The Spiritual Abuse and Harm Screener and Its Revelations
Clinicians and survivors of spiritual abuse can use an assessment survey.
Psychology Today cross-published this essay.
- The term “religious trauma syndrome” refers to leaving an authoritarian, dogmatic religion and coping with the damage of indoctrination.
- Spiritual institutions, where democratic accountability systems are rare, can attract people seeking power over and control of others.
- Abusive spiritual leaders may cover up spiritual abuse by employing the same narrative-controlling tactics as other abusive individuals.
What Is Spiritual Abuse?
In 1991, a church pastor and a mental health counselor — Jeff Van Vonderen and David Johnson — teamed up to publish The Subtle Power of Spiritual Abuse: Recognizing and Escaping Spiritual Manipulation and False Spiritual Authority Within the Church, the book wherein they coined and conceptualized ‘spiritual abuse.’
Spiritual abuse, as the authors define it, is “the mistreatment of a person who is in need of help, support, or greater spiritual empowerment, with the result of weakening, undermining, or decreasing that person’s spiritual empowerment.” They note that spiritual abuse usually occurs when leaders use their “spiritual position to control or dominate another person” and when “power is used to bolster the position or needs of a leader.”
In 1992, Ronald Enroth echoed the same concern about power and control among abusive leaders. In Churches That Abuse: Help for Those Hurt by Legalism, Authoritarian Leadership, Manipulation, Excessive Discipline, and Spiritual Intimidation, Enroth includes authority and power as one of the five domains of religious abuse. The others are manipulation and control, elitism and persecution, lifestyle and experience, dissent and discipline.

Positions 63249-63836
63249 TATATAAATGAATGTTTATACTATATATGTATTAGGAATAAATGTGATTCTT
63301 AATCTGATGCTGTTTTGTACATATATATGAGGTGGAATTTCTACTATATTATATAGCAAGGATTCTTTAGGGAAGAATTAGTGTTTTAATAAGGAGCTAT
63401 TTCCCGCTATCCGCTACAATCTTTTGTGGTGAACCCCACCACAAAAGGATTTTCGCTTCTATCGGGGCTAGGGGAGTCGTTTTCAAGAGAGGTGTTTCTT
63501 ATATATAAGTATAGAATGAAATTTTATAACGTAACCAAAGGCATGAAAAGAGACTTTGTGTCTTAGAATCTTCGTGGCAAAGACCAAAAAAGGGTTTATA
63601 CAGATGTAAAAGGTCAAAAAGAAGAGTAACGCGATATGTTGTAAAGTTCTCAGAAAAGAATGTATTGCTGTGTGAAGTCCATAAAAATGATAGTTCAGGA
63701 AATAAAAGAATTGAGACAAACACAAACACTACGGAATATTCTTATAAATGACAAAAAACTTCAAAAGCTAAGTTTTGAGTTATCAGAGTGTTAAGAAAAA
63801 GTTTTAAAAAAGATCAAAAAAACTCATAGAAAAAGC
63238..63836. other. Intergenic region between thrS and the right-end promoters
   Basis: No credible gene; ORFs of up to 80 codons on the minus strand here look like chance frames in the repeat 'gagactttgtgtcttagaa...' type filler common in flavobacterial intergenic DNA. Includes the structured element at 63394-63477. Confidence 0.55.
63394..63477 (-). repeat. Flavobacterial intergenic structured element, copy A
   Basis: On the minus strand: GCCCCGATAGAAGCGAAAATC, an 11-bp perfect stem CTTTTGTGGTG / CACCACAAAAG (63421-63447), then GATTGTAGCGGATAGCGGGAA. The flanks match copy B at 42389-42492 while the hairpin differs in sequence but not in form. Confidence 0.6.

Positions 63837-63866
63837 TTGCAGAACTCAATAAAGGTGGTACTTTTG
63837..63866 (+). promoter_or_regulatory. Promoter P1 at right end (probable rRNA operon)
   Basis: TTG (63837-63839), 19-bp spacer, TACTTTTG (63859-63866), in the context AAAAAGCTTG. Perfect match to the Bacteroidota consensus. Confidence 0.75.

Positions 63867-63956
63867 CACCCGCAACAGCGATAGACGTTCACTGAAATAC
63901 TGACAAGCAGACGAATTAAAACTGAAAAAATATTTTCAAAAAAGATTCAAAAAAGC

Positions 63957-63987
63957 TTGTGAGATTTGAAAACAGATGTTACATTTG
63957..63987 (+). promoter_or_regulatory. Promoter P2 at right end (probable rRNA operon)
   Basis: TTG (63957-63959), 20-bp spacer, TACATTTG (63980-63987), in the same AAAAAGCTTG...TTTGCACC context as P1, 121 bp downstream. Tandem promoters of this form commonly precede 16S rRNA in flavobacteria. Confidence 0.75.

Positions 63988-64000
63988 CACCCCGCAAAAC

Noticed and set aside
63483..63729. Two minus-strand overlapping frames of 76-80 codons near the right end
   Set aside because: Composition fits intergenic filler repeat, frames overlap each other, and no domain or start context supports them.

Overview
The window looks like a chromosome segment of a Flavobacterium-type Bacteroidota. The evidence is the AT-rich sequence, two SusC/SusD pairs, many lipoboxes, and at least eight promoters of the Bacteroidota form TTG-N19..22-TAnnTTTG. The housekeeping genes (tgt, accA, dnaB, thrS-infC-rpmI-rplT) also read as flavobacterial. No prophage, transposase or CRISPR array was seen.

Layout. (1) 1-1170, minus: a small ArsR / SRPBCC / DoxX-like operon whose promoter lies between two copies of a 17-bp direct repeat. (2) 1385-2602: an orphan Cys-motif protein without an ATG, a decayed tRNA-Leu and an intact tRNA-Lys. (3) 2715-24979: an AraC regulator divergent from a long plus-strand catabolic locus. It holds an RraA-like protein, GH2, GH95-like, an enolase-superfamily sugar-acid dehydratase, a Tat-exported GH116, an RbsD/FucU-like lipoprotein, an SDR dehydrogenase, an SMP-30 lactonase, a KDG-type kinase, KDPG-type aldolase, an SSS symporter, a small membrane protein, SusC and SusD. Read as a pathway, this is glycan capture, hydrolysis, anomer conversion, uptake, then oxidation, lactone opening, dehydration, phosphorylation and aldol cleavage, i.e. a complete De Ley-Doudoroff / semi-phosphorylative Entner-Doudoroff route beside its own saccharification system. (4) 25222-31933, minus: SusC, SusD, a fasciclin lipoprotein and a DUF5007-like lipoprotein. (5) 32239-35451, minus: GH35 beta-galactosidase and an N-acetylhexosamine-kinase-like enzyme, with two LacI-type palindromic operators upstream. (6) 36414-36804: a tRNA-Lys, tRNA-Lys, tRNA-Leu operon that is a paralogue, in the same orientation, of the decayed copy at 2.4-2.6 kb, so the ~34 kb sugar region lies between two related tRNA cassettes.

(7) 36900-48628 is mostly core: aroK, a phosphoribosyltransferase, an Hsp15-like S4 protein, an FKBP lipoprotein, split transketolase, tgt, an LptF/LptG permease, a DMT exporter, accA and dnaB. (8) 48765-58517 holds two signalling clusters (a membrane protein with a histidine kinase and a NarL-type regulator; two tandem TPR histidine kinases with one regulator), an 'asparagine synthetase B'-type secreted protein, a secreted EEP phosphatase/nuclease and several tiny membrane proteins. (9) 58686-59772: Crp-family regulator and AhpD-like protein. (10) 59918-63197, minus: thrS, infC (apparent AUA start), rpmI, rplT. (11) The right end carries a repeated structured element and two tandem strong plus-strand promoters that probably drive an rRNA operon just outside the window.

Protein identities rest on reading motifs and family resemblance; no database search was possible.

In Leaving the Fold (2006), Dr. Marlene Winell — a religious abuse survivor and psychologist — coined and conceptualized Religious Trauma Syndrome (RTS). Winell’s theory of RTS builds upon previous work about the process of religious and/or spiritual abuse, and offers a framework for understanding the outcomes, specifically long-lasting and multifaceted impacts on one’s nervous system. RTS is not an official diagnosis in the DSM-5, but the concept is described as, “the condition experienced by people who are struggling with leaving an authoritarian, dogmatic religion and coping with the damage of indoctrination. It can be compared to a combination of PTSD and Complex PTSD (C-PTSD).”
Several years later, Dr. Winell published a trilogy of essays in Cognitive Behavioural Therapy Today, urging the counseling and psychology professions to respect RTS as a legitimate form of trauma and abuse that is religious and/or spiritual as a serious form of abuse. Arguably the most important takeaway from Dr. Winell’s essays is a point about the “two-fold” impact of religious trauma:
First, the actual teachings and practices of a restrictive religion can be toxic and create life-long mental damage. In many cases, the emotional and mental abuse is compounded by physical and sexual abuse due to the patriarchal, repressive nature of the environment.
Second, departing a religious fold adds enormous stress as an individual struggles with leaving what amounts to one world for another. This usually involves significant and sudden loss of social support while facing the task of reconstructing one’s life. People leaving are often ill-prepared to deal with this, both because they have been sheltered and taught to fear the secular world and because their personal skills for self-reliance and independent thinking are underdeveloped.
No particular belief system is most likely to enact religious or spiritual abuse, or cause RTS. These patterns of abuse do, however, correlate with numerous characteristics of both religious fundamentalism and spiritual cultism. Consequently, fundamentalist religious groups and spiritual cults can exist across a vast number of traditions, while still sharing the same exact institutional and interpersonal dynamics (e.g., extremism and narcissism).